Near the end of the last millenium, television was invented and
distributed to the masses. Over the course of the last century or so,
motion picture and video technology has gone from novelty to silent
movies to HDTV with six-channel audio output.
About halfway through that, modern computers were invented. Probably
among the first computer programs were recreations, or rather,
Video games or interactive video became available to consumers about 25
years ago. The first video computer games, or video games, were for
example the paddle-based simple tennis game Pong and soon afterwards the
Atari computers. These saw the explosion on the mid-80's of the use of
personal computers, where users could write their own game and many
seriously complex games were made.
In the early 90's, console units like the Sega, Nintendo, and Sony
devices were intriduced, and since then many games are played on them.
In that time in the personal computer segment, the games went from those
like Tetris in the late 80's and early 90's to very sophisticated RPGs
and action soon later, and the first regular 3D games.
Non-interactive video has for many years has seen the investment due it
as it's art. As well, interactive video entertainment has seen more
recent influxes of basically the entertainment dollar.
It's one thing to to note that many of today's video games for the
personal computer are violent or depict violence. That's the market,
telling us that those are the titles that sell. Perhaps that's because
the audience is mostly male. For example, there are approx. 80,000
users of the Red Alert 2 online interactive game since it's introduction
two months ago who actually play the game against other live people over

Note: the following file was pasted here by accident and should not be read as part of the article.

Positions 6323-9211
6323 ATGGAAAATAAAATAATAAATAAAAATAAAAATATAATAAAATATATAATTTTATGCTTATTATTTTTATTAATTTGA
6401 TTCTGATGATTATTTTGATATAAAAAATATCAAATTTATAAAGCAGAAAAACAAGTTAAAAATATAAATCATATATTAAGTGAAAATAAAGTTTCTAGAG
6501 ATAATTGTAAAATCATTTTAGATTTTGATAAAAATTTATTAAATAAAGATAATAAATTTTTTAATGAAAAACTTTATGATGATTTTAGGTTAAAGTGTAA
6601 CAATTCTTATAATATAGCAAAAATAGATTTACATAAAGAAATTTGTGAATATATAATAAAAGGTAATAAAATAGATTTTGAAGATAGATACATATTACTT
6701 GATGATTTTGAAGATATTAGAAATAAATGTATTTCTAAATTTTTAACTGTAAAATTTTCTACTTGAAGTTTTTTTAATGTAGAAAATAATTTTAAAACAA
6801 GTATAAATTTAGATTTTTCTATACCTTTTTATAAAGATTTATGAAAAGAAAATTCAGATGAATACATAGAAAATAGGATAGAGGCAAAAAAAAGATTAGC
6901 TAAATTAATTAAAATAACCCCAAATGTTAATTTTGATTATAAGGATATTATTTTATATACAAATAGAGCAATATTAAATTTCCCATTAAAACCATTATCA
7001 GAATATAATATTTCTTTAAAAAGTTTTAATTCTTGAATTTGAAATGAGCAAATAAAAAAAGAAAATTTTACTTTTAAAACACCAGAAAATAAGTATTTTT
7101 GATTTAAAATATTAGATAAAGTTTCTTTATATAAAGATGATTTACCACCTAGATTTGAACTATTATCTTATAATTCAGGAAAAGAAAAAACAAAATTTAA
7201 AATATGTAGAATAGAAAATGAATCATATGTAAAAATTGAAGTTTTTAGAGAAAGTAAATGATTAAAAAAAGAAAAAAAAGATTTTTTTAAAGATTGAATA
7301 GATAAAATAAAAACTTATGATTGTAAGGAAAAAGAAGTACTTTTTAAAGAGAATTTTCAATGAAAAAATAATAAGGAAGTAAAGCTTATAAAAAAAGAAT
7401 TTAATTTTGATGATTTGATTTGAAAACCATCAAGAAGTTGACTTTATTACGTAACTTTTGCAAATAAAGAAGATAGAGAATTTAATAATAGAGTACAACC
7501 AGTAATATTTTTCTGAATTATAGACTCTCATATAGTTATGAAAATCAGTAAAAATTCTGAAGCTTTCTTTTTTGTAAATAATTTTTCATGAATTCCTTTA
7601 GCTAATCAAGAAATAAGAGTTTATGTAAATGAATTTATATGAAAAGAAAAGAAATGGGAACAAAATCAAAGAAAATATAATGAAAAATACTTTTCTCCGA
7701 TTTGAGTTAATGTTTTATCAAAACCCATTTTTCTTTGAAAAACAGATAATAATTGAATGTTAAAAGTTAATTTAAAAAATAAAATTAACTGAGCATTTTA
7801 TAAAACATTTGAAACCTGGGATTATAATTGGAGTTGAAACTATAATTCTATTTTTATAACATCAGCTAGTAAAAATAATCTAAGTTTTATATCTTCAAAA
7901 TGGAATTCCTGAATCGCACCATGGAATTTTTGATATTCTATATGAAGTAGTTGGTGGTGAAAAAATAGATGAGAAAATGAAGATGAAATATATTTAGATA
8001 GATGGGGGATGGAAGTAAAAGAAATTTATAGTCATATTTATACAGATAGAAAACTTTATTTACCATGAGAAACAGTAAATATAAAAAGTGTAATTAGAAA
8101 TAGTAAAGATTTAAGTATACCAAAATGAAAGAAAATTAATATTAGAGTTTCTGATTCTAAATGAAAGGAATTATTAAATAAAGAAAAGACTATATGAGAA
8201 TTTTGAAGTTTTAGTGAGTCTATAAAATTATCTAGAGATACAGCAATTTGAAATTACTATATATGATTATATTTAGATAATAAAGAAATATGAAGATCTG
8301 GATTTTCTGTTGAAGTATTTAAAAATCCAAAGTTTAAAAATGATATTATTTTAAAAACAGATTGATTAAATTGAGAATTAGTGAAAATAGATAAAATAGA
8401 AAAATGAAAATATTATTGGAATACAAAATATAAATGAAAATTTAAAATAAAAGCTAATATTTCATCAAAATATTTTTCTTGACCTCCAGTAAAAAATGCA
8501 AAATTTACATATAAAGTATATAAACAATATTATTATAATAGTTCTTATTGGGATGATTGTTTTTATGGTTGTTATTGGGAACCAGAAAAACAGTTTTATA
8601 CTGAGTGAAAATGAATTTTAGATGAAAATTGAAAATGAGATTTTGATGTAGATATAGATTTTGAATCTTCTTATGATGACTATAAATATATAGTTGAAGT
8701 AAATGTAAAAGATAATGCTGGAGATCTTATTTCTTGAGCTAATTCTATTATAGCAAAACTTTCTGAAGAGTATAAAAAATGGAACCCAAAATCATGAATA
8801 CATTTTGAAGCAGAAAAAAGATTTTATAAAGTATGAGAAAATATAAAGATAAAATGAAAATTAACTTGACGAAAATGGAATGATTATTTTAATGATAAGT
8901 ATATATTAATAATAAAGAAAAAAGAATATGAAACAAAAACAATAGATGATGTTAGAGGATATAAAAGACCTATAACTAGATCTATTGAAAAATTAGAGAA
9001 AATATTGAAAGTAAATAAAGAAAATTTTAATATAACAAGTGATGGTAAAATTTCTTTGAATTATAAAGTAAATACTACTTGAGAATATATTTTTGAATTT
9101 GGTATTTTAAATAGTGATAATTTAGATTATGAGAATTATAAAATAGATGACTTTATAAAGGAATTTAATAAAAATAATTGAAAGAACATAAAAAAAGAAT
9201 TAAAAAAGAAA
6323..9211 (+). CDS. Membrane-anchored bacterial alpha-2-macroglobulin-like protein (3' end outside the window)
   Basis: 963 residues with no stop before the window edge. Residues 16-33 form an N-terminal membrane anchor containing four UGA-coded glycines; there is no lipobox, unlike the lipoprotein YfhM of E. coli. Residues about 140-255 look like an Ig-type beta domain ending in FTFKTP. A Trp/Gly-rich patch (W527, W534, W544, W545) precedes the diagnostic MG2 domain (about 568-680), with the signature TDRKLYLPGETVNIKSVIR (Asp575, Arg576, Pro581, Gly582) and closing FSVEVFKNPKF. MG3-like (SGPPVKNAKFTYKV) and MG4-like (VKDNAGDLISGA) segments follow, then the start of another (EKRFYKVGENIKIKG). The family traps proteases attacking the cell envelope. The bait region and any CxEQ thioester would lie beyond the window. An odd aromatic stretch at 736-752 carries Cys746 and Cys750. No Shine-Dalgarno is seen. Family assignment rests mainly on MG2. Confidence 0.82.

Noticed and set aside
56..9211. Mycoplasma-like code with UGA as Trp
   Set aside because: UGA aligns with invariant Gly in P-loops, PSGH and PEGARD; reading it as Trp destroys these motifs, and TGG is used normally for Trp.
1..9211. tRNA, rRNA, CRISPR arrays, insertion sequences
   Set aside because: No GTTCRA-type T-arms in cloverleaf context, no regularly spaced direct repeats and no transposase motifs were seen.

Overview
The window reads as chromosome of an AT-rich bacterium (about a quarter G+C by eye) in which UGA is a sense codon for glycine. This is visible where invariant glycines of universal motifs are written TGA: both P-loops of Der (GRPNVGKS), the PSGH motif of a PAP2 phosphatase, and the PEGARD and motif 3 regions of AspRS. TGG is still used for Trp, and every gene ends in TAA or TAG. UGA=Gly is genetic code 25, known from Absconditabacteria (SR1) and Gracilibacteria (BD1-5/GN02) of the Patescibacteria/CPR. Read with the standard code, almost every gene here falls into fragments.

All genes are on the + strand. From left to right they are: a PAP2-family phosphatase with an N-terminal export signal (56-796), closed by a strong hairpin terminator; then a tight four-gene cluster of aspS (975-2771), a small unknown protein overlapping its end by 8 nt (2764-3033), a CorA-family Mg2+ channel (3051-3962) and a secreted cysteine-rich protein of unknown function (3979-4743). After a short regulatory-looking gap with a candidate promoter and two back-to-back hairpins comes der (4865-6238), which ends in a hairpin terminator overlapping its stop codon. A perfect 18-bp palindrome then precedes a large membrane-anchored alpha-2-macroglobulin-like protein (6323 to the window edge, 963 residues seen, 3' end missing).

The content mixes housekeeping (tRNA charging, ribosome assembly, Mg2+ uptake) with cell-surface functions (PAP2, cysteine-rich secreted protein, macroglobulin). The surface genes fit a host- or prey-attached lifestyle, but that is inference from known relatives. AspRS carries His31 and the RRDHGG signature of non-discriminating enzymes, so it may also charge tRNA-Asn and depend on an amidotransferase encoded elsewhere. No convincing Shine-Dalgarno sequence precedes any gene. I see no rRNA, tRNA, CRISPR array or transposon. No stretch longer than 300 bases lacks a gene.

the Internet.. It's a combat simulation game, a "real-time strategy"
game. Currently, I actually play the game myself enough to have a rank
of about 400, as they keep a massive ladder of all the battles. From
sampling conversation, I think most of the people that play are five
years younger than me, and some older and younger.
So it got me thinking about video games and how much time and money I've
ever spent playing video games. Here's one, what rewards are in video
games? To some extent becoming skilled increases eye-hand (or
eye-mouse) coordination in action games, in logical games, logical
ability, and in repetitive games, regularity. To a large extent
becoming skilled at playing video games allows you to play more video
games, that is true for most fields.
In terms of software interface design, we could determine what the game
skills are, and then present complex interfaces to real world items in
terms of learned game metaphor. For example, a manufacturing process
might be automated, but volatile. In the event of the requirement of
human interaction, perhaps among the most efficient ways are these
learned video game behaviors.
So I write about computer interactivity.
-- Ross Andrew Finlayson Finlayson Consulting Ross at Tiki-Lounge: http://www.tiki-lounge.com/~raf/ "The best mathematician in the world is Maplev in Ontario." - Pertti L.
This archive was generated by hypermail 2b30 : Mon May 28 2001 - 09:56:19 MDT